Do race favourites and place betting go together? The answer is YES and NO and MAYBE.

On the “yes” side there’s the prospect of a 60 to 70 per cent strike rate, on the “no” side there’s the prospect of tiny returns and on the “maybe” side of things there’s the prospect of cherry picking to bet only the favourites likely to offer some value.

Place betting, looked at positively, helps you to look at long term rather than short term gains. If you’re an average punter and you put $20 on for the PLACE, you are automatically switching yourself to a new level of punting and thinking.

You are alleviating the stress of trying to find an instant “big return” and you are tending to look more at the long term result of your betting endeavours.

If you care to jot this down in a notebook, it will repay you again and again: BET PLACE, THINK LONG TERM, WIN LONG TERM.

The punter who bets for a place is a far more relaxed punter than the bloke who shells out the readies on “the nose”. He’s naturally anxious. He stands to win more but he’s only got one chance. A nose can lose him his money.

The place bettor doesn’t mind getting knocked off in a photo provided his horse is in the top three in the results line. He smiles as he picks up the return from his bet 4/5 ($1.80) and knows that basically it was never in doubt. He had three chances and one of them came up.

My colleague, The Optimist, likes to tell the story of his pal Mike, a confirmed place bettor. Place betting apparently is Mike’s method of coping with the big threat of getting caught; that is, going broke.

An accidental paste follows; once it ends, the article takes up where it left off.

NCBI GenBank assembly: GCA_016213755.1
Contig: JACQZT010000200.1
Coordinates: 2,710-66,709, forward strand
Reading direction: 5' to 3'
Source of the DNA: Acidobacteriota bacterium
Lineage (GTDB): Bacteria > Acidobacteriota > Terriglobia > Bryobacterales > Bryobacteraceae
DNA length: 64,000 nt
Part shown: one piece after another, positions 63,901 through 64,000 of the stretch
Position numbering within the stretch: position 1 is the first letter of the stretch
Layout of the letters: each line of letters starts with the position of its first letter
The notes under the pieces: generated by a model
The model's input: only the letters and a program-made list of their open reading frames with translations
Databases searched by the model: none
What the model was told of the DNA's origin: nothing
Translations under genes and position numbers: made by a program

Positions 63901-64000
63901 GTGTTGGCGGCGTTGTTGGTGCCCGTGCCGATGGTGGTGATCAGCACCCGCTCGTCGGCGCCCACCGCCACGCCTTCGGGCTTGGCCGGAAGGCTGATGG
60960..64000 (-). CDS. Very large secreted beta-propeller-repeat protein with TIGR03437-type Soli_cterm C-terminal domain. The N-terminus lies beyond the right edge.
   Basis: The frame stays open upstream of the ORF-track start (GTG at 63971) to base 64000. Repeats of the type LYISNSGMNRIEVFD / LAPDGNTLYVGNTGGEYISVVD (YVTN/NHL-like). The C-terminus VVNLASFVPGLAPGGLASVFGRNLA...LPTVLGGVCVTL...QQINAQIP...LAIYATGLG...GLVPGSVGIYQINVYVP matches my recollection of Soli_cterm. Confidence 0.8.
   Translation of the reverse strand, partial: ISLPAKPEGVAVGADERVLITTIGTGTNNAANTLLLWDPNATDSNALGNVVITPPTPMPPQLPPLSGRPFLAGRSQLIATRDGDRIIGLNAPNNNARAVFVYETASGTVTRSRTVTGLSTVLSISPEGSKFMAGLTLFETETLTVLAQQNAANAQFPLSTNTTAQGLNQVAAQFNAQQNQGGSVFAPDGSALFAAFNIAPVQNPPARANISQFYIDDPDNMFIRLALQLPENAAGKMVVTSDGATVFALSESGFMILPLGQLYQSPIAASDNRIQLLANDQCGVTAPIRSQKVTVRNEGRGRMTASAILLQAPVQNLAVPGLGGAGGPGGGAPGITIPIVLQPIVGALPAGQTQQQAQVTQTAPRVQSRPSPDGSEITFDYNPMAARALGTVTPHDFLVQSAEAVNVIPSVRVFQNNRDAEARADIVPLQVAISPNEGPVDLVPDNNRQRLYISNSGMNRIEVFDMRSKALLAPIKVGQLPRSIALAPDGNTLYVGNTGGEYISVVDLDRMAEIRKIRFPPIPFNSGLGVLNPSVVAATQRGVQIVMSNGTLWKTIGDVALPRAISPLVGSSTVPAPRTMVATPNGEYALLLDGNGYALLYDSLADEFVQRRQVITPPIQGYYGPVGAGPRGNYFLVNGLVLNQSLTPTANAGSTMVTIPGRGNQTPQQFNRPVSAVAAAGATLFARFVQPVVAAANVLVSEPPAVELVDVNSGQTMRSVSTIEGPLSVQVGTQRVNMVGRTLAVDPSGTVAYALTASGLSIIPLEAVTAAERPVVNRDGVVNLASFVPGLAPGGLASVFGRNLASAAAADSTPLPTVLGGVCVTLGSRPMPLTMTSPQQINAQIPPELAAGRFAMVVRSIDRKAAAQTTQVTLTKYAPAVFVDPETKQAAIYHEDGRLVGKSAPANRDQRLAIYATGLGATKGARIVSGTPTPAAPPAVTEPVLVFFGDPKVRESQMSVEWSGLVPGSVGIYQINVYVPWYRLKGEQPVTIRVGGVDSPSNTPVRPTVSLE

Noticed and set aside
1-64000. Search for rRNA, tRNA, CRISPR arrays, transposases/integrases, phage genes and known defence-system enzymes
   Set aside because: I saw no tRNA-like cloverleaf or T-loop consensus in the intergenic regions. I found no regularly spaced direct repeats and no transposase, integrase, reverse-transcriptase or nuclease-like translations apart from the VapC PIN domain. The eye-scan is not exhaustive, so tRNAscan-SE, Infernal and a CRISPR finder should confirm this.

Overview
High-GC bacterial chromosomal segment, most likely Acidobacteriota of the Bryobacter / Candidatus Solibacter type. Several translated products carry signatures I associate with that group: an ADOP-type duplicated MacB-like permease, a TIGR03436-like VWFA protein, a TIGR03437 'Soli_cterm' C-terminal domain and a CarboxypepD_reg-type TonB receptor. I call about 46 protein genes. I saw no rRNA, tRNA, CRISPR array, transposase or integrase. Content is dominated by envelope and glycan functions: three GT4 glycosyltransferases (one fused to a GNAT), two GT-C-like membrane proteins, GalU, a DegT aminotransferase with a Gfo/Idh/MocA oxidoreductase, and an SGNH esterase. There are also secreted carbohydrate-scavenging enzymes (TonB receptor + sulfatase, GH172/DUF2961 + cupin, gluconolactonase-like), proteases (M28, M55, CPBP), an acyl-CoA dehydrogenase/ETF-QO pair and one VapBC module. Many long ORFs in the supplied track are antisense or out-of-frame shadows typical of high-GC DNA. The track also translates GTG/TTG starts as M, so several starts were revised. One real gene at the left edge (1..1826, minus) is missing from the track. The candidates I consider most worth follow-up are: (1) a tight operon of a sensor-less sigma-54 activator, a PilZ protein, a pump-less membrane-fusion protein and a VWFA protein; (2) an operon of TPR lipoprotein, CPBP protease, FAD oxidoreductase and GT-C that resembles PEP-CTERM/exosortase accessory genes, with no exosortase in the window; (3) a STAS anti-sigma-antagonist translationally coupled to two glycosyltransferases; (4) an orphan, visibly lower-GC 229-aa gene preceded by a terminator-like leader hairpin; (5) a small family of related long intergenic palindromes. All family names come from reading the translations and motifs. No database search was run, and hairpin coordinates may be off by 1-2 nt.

Mike bets in $1,000 units. His selections rarely miss the mark.  The Optimist explains: “Mike started with $50 place units; this was back in 1987. By early 1991 he had a full-time teaching job but he simply supplemented his wage with his place betting. Still doing it, as far as I know.

“Eric is another friend; hasn’t been to the races for 30 years, bets from his local club or from home, just for the place, and says he does it because he can win at it and he can win while being relaxed.”

Eric works on five basic figures to make his money:

  • 5 from 10 means $2.30
  • 6 from 10 means $1.90
  • 7 from 10 means $1.60
  • 8 from 10 means $1.40
  • 9 from 10 means $1.30 or $1.20

This means he has to get five place getters at $2.30 for 15 per cent profit. Or six at $1.90 (14 per cent), or seven at $1.60 (12 per cent), or eight at $1.40 and so on. The figures are clear cut.

The least profit he can squeeze out is nine from 10 at $1.20; that’s 8 per cent but nine at $1.30 gives him 17 per cent. The Optimist tells me: “Eric assumes four and a half collects at $1.30 and the same at $1.20. For ease, nine from 10 at $1.25 means 12.5 per cent profit.

“All over, then, he’s looking for a return of 12 to 15 per cent on his series of 10 bets. He goes into it very thoroughly; totally aware of the chances he places on each selection.

“It takes patience and he never worries about leaving a race alone if there isn’t a sound bet that he likes. I guess this is the main advantage of place betting. If you are mentally adapted to it and can forget the idea of securing a quarter of the odds, then a new world opens up for you.”

Why not aim for 12 per cent on turnover for the first year? Bet $50 a time on a $1,000 bank. Say you have an average of two bets a week. That’s $100 a week, $5,000 a year, say. Turnover profit will be around $600, and that’s a nice earner. As you win, increase your stake.

So where do the favourites come into the equation? Easy. They’re the horses on which you focus. You are not going to back them all. You are going to pick and choose.

Maybe you can go for six placers from 10 at $1.90? You might be able to close to it.

Whatever you choose, keep to races of eight or more to ensure three divvies. Keep to field sizes that are not too big. A good cut off point is a maximum field of 12 or 13.

Don’t bet unless you really are confident that a horse will win or run second or third. Concentrate your mind on those favourites. If it doesn’t measure up, move to the second favourite. Examine the form thoroughly. Keep records of stables that perform, jockeys that do the business for you.

Keep alert for those tracks where you get it right most of the time and those tracks where you seem to lose too much.

By Jon Hudson